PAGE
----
Murphy also produced Eisenhower-Nixon II in the same locations, and while the second didn't have the panache of the first, it marked Pearl Bailey's first time at such a national clambake. She sang "Bill Bailey." Lou Costello was ill so Bud Abbott begged off, but Phil Silvers was on hand.
But the Uline-Capitol festivals had wider repercussions. First, became cleared than ever that a suitable hall and stage were vitally needed for what people were calling "The Capital of the Western World." In 1953, the Nixons, always punctual at public events, chatted of how such a place must be created. By 1957 "The Auditorium Committee," headed by Mrs. Eugene Meyer, had made progress on Capitol Hill. That year after years of public hearings, Congress passed the Fulbright-Thompson legislation for Foggy Bottom land to become what eventually was named the John. F. Kennedy Center for the Performing Arts. Urged on by Nixon, Ike signed the bill. Snowflakes in Camelot
JFK's Gala was for the books. It fell on the night of a snowfall which resulted in two deaths and 10,000 abandoned automobiles. Sir Laurence Olivier spent five hours getting from Alban Towers, where he was quartered, to the Armony. Ethel Merman couldn't get to the gown she'd planned for "Everything's Coming Up Roses." She was playing "Gypsy" in New York but, David Merrick closed it and his "Beckket" yo allow its stars, Olivier and Anthony Quinn, to be on producer Frank Sinatra's inaugural bill. The Gala set the tone for the Kennedy's Camelot years.
Their cohorts included Jimmy Durante, Mahalia Jackson, Milton Berle, Helen Trubel; such Rat Packers as Tony Curtis, Peter Lawford and Joey Bishop; Nat King Cole, Juliet Prowse, Ella Fitzgerald, Louis Prima, Fredric March, Keely Smith, Harry Belafonte and Leonard Berstein. The U.S. population had risen to 179,323,175 and everyone wanted to see the Beautiful People. You got Armory tickets by donating $100 to the Democratic National Committee.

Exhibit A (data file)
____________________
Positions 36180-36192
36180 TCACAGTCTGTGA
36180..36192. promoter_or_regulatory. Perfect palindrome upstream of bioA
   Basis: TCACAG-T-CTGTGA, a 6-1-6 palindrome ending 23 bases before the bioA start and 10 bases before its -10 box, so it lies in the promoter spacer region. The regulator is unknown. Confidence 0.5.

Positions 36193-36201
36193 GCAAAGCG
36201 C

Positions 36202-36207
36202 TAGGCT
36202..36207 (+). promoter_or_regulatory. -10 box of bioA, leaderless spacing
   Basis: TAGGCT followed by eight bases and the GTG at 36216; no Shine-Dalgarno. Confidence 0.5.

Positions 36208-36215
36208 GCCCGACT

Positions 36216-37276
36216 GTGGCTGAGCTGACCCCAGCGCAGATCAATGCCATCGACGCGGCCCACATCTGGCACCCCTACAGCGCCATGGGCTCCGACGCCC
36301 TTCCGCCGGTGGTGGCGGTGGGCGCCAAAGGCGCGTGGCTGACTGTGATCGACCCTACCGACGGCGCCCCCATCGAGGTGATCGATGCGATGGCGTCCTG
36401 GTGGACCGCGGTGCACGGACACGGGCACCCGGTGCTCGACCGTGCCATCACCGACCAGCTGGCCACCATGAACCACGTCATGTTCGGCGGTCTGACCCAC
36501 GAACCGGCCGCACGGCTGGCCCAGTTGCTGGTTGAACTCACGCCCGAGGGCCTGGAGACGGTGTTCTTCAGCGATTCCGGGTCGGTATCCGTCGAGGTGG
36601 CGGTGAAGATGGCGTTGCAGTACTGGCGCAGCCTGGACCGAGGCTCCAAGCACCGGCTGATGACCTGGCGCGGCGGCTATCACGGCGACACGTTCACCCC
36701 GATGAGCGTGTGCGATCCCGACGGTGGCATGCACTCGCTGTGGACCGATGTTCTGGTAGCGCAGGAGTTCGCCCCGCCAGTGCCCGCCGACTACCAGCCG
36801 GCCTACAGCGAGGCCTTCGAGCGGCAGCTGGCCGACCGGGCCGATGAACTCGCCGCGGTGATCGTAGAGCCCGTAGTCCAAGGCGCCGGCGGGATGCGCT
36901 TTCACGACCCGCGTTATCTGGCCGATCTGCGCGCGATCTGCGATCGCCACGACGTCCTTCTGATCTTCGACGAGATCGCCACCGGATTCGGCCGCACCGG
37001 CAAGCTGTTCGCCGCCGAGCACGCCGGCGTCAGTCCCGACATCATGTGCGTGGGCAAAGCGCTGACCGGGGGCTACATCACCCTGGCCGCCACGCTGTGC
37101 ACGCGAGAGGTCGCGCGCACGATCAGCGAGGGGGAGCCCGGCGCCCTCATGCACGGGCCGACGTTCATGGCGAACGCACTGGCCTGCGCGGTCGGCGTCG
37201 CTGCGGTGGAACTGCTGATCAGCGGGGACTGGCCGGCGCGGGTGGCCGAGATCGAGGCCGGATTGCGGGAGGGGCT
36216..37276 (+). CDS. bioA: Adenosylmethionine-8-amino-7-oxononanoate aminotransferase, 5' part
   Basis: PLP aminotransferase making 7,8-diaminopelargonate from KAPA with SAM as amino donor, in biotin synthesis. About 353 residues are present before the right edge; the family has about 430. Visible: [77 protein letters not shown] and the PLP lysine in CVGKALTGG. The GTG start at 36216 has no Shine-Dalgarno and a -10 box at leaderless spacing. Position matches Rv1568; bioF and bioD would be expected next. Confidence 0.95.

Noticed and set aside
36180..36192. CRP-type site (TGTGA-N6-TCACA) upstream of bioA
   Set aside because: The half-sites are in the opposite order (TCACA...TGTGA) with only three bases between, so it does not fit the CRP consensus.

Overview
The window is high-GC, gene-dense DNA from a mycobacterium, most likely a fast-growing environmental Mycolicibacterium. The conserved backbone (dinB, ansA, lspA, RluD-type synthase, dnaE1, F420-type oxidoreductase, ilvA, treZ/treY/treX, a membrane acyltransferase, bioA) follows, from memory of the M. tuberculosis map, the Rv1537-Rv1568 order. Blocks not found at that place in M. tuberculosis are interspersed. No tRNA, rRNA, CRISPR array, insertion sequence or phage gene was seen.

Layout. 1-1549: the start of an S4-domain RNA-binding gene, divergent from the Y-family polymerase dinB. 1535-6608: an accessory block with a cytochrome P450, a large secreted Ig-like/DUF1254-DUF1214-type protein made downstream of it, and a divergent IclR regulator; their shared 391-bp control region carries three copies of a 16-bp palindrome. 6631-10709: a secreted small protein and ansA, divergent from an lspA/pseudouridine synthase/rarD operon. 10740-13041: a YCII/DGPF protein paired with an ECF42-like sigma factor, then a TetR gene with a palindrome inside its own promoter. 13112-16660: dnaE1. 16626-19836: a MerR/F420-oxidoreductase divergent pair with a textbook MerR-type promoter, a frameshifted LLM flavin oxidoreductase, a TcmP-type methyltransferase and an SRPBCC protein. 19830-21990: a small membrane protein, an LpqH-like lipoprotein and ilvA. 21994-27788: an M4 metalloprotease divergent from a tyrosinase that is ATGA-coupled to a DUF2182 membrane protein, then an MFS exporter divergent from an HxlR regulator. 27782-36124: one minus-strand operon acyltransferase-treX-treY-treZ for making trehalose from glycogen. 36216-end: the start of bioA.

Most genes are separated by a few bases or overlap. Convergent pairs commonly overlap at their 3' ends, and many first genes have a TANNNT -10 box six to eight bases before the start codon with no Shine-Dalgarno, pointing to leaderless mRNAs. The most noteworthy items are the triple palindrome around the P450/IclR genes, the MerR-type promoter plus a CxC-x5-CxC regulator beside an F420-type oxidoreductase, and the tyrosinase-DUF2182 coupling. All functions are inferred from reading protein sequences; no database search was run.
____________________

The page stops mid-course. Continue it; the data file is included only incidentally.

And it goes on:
When Sinatra arrived Jan. 5 on the Caroline, the Kennedy family's plane, the star was uninterested in locals who knew the area logistics. He brought in his own Hollywood gang, took over the tenth floor of the Statler and set up his own security forces. A Secret Service man told me, "Only Jack Kennedy can walk down this corridor uninvited." JOHNSON: Y'all Come
The Johnson-Humphrey "Gala of '65 was a "y'all come" free affair for 10,000 at the Armory, where producer Richard Adler previously had created two "Presidenticals" as JFK fund-raisers: One for the Democratic Party, and one for the Foggy Bottom arts center.
The LBJ Gala had the top current favorites: Fonteyn and Nureyev, Carol Channing and Carol Burnett, Julie Andrews, Barbra Streisand, Woddy Allen, Mike Nicholas and Elaine May, Ann-Margaret, Alfred Hitchcock, Bobby Darvin, Johnny Carson, Harry Belafonte and Mexico's Ballet Folklorico. The evening reflected the Johnson landslide. The quality of the stars set the tone of the LBJ White House after-dinner entertainments, first class all the way and Texas expansive. Sinatra for Nixon